Crowd management at events is becoming more and more of an issue nowadays. Whether it be over crowding, pushing and shoving or violence. Why is it becoming increasingly harder to control?
Why do crowds need to be managed in the first place? Well large amounts of people increase the odds of a dangerous occurring happening. It is more likely that individuals will get away as the blame can be put onto others if there are a lack of security or cameras about. Actions become slower and more complicated when a large amount of people are around which aggravates and agitates people. Big crowds raise the possibility of the number of victims affected (Marsden, 1998).
It is unfortunate to hear when situations turn out of control and people start to get hurt. Sadly, this is a regular occurrence. One example of this is the well known Hillsborough disaster which resulted in the death of 96 fans and left hundreds more injured. This was due to overcrowding on the stalls of the grounds, nearly double the capacity. This caused a barrier to collapse which was causing people to fall on top of each other. Supporters continued to climb perimeter fences to escape, while others were dragged to safety by fans in the upper tiers.
One event that I have attended which I felt had really poor crowd management was in 2009 at the Birmingham Christmas light switch-on where around 60 people were injured in a crowd surge during a performance by the group JLS.
The event was not ticketed and it was down to a first come first serve basis. more than 20,000 came to see the performances on the day and by the time JLS came on, it was reported that 27,000 people showed up as people surged the barriers resulting in a crowd surge and the people at the front being trapped under barriers, which then the event organizes decided to cancel the rest of the show. It was absolute chaos. This would have been easily avoidable if the event was ticketed and there was better security and barriers at the entrance.
Its hard to tell exactly what causes these bad things to happen at events as each situation is different. However there are some common Factors to blame, for example; poor crowd control implicated, duplicating tickets when the venue doesn’t have a good way to check tickets, which results in the venue being overcrowding. Corrupt ticket sellers which creates fake tickets that are able to be scanned which also results in the overcrowding of the venue. Vehicles getting in the way blocking pathways, entrances or exits. Poor measures over admission, letting more people in than capacity. People jumping the venue fence/wall, again resulting in over capacity.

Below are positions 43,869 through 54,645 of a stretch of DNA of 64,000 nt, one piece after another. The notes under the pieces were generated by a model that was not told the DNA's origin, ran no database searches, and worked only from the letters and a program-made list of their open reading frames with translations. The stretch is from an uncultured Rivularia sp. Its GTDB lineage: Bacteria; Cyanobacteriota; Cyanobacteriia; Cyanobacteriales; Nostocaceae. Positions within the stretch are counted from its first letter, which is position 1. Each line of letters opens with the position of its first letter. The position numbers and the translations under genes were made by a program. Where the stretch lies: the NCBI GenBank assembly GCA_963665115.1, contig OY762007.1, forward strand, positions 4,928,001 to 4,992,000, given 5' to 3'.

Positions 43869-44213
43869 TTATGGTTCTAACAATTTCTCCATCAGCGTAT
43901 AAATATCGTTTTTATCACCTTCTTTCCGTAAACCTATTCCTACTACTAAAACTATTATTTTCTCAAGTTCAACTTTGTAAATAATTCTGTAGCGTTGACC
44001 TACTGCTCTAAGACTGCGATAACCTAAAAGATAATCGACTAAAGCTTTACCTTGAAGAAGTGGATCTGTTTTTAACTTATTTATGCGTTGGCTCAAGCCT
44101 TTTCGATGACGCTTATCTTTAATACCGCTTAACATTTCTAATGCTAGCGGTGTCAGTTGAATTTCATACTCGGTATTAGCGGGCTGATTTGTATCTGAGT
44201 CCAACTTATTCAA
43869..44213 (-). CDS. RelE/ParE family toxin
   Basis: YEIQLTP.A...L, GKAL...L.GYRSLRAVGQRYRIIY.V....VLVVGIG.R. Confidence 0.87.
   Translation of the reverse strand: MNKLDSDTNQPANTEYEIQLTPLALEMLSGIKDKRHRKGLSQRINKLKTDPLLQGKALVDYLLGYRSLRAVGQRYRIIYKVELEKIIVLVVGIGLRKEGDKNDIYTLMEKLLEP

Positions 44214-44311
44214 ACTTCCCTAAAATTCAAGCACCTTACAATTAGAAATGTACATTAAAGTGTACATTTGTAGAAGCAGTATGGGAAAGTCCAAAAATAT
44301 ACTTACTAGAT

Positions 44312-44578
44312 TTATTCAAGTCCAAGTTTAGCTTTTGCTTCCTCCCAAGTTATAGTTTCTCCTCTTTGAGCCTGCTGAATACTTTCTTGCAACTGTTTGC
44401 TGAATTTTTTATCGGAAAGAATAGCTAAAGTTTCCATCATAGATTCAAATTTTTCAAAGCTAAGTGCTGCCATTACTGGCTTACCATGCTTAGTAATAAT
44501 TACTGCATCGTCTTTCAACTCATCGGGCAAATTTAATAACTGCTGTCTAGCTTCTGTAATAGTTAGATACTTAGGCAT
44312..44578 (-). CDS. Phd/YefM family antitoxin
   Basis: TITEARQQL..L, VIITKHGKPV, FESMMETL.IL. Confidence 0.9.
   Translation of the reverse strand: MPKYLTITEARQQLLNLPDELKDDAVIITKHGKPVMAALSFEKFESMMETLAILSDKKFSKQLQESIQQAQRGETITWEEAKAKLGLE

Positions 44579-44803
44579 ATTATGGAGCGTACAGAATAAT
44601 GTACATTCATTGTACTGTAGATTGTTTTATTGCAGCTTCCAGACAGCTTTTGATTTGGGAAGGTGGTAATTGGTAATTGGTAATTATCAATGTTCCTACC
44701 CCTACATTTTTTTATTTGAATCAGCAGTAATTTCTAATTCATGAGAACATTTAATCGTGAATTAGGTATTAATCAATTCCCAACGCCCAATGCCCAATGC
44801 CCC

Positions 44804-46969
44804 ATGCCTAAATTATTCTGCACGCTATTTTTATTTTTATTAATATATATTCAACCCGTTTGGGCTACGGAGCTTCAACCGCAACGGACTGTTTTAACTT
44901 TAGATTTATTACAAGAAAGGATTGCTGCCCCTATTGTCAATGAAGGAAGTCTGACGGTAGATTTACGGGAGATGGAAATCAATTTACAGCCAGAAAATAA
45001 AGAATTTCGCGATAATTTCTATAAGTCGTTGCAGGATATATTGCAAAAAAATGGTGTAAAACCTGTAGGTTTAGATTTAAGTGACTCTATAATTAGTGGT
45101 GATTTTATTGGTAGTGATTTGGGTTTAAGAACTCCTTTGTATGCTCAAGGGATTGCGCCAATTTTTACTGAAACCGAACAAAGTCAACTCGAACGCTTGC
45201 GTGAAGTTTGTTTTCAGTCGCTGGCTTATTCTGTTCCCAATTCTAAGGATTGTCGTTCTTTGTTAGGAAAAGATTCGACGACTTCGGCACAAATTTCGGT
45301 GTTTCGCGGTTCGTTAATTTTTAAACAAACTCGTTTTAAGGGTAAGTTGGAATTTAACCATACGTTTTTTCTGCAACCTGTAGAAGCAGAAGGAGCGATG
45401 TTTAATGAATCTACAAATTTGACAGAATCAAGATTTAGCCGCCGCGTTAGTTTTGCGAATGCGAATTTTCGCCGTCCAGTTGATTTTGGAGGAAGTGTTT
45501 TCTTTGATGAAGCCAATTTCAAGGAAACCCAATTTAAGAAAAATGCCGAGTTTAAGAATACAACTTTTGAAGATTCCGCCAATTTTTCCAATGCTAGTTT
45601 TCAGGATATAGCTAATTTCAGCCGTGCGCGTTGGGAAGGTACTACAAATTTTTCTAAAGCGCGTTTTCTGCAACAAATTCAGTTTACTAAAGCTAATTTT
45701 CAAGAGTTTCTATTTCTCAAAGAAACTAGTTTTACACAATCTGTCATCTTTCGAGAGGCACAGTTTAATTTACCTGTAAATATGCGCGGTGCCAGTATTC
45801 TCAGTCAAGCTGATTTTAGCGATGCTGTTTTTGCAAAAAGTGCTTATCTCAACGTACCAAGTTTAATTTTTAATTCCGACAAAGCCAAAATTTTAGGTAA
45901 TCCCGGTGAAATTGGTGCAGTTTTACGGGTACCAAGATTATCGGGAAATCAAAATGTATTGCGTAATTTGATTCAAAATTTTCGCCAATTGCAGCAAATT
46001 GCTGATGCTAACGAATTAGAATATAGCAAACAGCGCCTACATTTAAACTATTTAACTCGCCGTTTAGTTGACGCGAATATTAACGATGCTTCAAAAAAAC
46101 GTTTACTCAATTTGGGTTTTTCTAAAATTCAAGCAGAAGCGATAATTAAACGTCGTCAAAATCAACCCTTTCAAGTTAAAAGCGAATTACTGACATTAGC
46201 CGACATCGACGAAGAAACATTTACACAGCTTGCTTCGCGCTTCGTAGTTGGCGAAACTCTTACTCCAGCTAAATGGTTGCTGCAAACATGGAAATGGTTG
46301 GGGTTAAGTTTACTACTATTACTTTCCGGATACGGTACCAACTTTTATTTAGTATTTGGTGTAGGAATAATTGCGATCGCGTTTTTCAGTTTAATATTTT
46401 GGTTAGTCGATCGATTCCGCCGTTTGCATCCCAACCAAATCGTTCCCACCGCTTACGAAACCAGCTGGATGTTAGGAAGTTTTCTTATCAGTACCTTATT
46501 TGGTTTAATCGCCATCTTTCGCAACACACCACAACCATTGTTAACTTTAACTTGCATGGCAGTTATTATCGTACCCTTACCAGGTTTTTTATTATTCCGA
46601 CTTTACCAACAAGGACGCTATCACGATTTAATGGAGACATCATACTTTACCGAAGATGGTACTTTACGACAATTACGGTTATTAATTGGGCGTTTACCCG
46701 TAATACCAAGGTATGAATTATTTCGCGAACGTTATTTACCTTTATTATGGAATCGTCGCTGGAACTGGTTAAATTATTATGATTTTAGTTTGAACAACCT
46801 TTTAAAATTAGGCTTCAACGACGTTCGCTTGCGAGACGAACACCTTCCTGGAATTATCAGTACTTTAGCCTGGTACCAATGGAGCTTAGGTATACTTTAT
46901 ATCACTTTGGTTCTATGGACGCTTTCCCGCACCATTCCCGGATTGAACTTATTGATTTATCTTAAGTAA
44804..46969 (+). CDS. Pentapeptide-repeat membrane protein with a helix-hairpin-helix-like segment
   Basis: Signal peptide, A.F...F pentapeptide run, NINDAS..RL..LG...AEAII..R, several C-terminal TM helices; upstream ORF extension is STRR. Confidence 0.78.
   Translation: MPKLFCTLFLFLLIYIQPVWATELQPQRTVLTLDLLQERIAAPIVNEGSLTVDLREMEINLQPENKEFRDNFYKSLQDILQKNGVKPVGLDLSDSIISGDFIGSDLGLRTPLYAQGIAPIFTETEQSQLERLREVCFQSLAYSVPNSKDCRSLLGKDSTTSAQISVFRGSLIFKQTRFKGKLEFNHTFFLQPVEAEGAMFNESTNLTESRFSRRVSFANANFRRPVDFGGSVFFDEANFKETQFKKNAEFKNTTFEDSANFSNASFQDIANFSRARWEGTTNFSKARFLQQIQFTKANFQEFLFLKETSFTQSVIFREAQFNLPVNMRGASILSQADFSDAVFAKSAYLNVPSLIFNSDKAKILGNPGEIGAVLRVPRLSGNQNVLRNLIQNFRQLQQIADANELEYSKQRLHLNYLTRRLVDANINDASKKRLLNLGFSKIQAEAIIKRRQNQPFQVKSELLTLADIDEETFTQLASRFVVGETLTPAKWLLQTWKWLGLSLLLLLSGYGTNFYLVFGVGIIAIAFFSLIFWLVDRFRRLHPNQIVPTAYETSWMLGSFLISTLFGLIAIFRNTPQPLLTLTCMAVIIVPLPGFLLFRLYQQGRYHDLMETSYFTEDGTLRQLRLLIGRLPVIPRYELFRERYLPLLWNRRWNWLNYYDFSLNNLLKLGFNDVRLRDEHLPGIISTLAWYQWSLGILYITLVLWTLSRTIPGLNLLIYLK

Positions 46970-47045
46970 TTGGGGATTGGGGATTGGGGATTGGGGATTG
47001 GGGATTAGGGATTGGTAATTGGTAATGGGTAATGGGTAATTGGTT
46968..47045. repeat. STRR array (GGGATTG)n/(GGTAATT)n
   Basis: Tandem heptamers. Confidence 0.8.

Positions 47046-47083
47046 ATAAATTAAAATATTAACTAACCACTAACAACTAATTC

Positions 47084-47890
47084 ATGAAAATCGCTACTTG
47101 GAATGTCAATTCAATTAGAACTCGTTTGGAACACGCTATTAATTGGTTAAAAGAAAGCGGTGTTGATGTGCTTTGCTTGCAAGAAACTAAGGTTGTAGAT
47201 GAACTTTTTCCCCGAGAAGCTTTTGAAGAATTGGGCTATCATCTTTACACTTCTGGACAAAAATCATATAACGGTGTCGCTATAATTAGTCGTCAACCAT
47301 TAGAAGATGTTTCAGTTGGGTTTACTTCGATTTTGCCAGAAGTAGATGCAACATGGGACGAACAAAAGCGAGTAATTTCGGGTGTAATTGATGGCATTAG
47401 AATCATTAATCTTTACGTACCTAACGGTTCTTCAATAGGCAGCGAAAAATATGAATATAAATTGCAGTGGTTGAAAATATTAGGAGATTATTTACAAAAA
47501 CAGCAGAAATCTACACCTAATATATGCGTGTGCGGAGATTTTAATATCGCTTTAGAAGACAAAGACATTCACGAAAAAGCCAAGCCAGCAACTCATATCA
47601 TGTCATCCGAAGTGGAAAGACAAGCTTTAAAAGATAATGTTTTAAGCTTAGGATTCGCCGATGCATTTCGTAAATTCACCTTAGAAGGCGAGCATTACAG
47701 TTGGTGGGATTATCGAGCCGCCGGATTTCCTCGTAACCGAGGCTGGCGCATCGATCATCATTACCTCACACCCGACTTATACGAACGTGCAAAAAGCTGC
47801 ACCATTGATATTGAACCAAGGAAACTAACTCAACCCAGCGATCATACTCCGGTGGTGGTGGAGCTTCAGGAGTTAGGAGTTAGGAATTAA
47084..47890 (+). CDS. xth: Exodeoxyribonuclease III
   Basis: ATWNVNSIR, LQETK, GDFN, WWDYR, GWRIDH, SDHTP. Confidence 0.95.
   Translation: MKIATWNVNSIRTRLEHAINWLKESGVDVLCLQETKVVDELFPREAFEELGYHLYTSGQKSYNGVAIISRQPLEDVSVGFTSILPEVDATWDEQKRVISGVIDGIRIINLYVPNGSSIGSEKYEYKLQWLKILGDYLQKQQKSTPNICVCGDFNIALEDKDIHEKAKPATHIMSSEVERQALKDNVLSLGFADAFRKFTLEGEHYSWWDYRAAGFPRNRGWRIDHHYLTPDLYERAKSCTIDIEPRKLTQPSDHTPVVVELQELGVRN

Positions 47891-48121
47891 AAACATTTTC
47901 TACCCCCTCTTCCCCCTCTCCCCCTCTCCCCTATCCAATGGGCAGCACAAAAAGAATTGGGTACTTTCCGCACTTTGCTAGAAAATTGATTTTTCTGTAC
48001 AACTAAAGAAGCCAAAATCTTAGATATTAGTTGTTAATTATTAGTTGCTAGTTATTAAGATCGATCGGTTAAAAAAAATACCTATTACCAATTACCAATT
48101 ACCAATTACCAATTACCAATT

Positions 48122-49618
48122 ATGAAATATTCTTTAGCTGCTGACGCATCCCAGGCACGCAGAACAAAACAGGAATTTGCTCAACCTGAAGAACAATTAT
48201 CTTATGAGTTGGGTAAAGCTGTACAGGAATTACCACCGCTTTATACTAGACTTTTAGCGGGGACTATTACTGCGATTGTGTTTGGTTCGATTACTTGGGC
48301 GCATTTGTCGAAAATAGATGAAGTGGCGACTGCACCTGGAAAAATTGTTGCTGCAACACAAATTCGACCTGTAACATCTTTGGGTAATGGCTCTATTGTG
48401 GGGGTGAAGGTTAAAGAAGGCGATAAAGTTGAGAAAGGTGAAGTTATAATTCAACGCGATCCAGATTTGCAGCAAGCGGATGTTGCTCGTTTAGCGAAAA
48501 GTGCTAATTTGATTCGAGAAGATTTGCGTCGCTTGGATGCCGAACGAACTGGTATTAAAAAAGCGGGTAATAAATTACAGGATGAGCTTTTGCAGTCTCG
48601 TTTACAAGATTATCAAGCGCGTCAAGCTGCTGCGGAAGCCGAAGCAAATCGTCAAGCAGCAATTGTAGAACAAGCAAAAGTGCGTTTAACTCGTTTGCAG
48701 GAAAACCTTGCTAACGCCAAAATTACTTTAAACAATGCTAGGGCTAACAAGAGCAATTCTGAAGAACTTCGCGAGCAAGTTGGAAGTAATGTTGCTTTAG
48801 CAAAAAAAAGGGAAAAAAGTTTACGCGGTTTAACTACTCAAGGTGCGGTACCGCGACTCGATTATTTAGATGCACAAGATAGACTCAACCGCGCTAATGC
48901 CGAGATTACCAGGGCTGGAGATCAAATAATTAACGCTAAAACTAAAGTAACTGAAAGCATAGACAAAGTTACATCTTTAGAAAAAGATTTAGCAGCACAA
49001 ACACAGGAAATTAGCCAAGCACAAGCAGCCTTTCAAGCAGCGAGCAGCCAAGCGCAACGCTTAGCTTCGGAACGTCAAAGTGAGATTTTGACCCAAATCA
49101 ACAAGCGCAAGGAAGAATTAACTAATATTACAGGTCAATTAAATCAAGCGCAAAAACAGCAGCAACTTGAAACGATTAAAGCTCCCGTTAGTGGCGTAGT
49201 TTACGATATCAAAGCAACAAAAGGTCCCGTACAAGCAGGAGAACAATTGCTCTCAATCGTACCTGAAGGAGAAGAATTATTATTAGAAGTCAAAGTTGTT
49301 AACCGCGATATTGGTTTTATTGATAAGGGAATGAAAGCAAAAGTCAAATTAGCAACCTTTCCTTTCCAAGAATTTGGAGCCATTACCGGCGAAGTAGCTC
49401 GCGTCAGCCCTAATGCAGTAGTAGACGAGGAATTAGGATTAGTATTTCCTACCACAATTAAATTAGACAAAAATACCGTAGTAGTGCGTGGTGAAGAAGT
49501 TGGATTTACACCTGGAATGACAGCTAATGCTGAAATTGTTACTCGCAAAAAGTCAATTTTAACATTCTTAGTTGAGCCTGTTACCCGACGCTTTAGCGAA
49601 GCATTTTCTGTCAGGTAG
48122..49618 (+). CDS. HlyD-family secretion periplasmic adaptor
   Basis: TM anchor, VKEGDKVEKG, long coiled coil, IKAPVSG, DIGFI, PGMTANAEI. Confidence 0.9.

What is the best way to manage the crowds at events then? When things do get out of hand and the police start to use tear gas when crowds get worse can lead to an even angrier crowd. Some describe it as ‘a textbook example of what not to do’. What else can be done?
At large scale events, organizers are challenged with cost-effectively managing crowd flow, tracking the location of individuals at an event, and ensuring their safety and comfort. There is now a live crowd analytic software, which can not only spot problems in the crowd but also claims to be able to predict where overcrowding is likely to happen. It works by a live data feed that comes into a large operations room where they are analysed by military personnel, the police and other crowd managers. This software provides accurate and real-time data on crowd numbers, densities, distributions and flows.
As well as this technology available, there are other methods that event organisers can implement pre, during and post event. Although it is hard to predict when something might happen, by looking at other events and learning from their mistakes, they can be as prepared as possible in case something happens. Before hand, making sure all tickets are real ones and only sell the capacity amount is vital to prevent over crowding. Make sure walls around the venue can’t be jumped over to also prevent this overcrowding happening. During the event, having many security around and in the crowds will make it less likely for people to do bad things and that they are easily available incase something does happen. After the event has finished, making sure all exits are unblocked and there is an easily accessible route available for people to leave the venue safely. Also warning and educating people about what can happen when things become out of hand and what they can do to better the situation will also help.